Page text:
China Miéville’s New Crobuzon trilogy
A while back I worked my way through China Miéville’s engrossing trilogy set in the retro-modern dystopic city of New Crobuzon and beyond, in the world of Bas-Lag. The books defy categorization, but if I had to assign them a genre, I would have to go with weird science-fantasy. The three books feature stand-alone stories that connect by how they affect the world at large.
I have never been a fan of settings with flamboyant supernatural elements or a high level of weirdness, and I tend to back away slowly from anything that smells of high fantasy. I think I associate such worlds with tropes and pulpy writing. The three Bas-Lag books, Perdido Street Station, The Scar, and Iron Council, are proof that I need to lay such prejudice to rest. The world is weird, unfamiliar, over-the-top, and downright bizarre. But however weird these books get, it is clear to me that the world is built on a strong foundation of speculative ideas that have an underlying logic to them. Without flaunting it or shoving it in our faces, Miéville shows us that the magic, weird science, and philosophy is based on more than just whimsical ideas arbitrarily thrown together.
In the first book, we are introduced to the world in a way that makes it feel at once strange and oddly familiar. It is a shining example of how to introduce unfamiliar concepts without using lore dumps. Miéville reveals the world at a pace that feels natural to the protagonists and that manages to keep us sufficiently informed so that we are not completely lost. Often I felt my nose was only just above the waterline, but I found it didn’t put me off but made me more curious. I can fully appreciate the difficulty of maintaining that balance.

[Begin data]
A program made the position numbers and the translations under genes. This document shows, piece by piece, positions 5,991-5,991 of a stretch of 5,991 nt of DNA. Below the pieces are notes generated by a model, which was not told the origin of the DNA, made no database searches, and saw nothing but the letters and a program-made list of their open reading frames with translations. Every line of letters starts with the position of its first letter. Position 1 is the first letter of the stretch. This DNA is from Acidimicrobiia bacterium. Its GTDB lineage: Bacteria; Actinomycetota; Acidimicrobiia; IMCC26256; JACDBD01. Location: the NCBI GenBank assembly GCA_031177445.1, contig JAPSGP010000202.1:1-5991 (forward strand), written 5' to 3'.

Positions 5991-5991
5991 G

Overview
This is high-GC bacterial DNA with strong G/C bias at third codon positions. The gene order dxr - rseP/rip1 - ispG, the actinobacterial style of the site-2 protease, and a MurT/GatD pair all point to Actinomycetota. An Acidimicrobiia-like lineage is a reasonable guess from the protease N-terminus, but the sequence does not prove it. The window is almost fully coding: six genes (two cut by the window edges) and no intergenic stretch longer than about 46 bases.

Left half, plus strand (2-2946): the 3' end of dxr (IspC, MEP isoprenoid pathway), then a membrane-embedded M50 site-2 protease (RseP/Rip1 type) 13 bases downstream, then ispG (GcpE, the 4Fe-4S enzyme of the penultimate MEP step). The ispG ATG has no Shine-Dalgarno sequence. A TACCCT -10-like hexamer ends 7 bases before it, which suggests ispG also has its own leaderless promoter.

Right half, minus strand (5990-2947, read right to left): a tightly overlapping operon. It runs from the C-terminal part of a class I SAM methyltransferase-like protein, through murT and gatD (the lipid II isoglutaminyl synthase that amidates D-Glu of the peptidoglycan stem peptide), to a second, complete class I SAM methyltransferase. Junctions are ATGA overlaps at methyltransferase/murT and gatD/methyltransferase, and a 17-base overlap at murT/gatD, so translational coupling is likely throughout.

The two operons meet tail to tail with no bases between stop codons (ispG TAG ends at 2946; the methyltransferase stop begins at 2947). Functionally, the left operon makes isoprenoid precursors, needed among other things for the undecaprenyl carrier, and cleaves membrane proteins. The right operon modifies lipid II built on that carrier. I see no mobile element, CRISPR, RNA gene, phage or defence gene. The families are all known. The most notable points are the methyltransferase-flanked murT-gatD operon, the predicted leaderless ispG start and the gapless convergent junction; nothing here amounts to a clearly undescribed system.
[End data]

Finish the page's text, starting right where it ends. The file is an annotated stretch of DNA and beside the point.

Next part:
Throughout the three books, Miéville never stops introducing fascinating and bizarre ideas, but at some point along the way, we begin seeing them as the characters do; more oddities in a world filled with oddities.
One of the few complaints I had would be about Miéville’s tendency to overuse certain words that he appears fond of. But he is forgiven, not only because the books are so thick that repetition is unavoidable, but because of his skill with words. Take a look at this passage from Iron Council, describing a passing hovel.
“The architecture looked thrown together, chance materials aggregated and surprised to find themselves a town. Old but without history.”
I can highly recommend these books, but be warned: they are probably unlike anything you’ve read before. Our brains are programmed to think that’s a bad thing. It isn’t.
What weird books have you read that surprised you by being good?